Comparison of the Intracellular Bacterial Killing Activity of Leukocytes in Musculocutaneous and Random-Pattern Flaps


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Abstract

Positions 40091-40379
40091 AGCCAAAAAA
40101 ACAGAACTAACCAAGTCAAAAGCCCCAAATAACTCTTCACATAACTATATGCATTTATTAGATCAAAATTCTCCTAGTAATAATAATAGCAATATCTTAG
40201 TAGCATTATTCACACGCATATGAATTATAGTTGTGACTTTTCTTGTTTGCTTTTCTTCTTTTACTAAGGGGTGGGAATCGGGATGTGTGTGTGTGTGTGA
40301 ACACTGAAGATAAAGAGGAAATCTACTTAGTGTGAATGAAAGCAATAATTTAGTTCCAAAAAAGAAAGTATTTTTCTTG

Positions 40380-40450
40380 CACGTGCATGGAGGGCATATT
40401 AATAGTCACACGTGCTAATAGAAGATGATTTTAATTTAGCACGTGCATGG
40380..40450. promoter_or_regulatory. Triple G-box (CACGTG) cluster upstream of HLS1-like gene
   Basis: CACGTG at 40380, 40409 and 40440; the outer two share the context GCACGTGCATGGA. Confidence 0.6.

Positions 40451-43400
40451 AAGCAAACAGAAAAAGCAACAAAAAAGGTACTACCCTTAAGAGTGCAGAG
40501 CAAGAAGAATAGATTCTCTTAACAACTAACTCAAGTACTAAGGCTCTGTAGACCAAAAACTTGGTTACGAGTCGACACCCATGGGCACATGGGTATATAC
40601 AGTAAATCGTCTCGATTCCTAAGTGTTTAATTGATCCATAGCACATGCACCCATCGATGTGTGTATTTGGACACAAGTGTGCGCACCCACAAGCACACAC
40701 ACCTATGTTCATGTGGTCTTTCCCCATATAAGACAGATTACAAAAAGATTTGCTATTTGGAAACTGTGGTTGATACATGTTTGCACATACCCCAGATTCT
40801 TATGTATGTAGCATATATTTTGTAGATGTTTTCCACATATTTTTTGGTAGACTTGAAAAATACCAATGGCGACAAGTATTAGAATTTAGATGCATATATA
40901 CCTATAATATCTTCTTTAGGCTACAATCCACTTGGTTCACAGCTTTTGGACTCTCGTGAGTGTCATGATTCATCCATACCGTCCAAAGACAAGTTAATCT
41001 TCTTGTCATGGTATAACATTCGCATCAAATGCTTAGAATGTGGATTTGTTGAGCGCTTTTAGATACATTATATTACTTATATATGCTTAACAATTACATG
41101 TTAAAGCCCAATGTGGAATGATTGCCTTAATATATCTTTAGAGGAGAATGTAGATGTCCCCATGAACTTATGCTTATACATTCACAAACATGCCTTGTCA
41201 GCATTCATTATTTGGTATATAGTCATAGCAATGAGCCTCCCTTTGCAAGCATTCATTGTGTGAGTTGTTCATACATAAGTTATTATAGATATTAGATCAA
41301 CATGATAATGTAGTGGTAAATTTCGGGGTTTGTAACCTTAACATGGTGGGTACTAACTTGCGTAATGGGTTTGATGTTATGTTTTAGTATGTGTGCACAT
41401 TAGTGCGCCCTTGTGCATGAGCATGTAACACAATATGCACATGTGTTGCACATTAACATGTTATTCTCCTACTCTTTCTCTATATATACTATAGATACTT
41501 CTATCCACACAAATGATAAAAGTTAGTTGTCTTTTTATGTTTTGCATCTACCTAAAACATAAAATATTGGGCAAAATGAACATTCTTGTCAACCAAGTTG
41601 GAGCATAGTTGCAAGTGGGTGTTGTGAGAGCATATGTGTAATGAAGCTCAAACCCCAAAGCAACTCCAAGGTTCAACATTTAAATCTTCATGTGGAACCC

The in vivo physiologic response to gram-negative bacterial inoculation within wound cylinder spaces enclosed by the deep surface of paired musculocutaneous and random-pattern flaps was studied in the canine model. Leukocyte function was assessed by calculating the following values: leukocyte counts, bacterial counts, phagocytic indices, and intracellular bacterial killing ratios. The following results were observed in the wound cylinder spaces after bacterial inoculation with 5 × 107 of Pseudomonas aeruginosa bacteria: (1) the numbers of mobilized leukocytes within each wound cylinder space flap were not statistically different, (2) the bacterial counts were significantly lower in the musculocutaneous flap wound cylinder space at both 24 and 48 hours, (3) the phagocytic activity of the leukocytes within musculocutaneous flap wound cylinder space was 1.5 times greater than the leukocytes in the random-pattern flap wound cylinder space, and (4) the intracellular bacterial killing ratio of the musculocutaneous flap leukocyte was 83 percent versus 26 percent in the random-pattern flap leukocyte, a significant difference.

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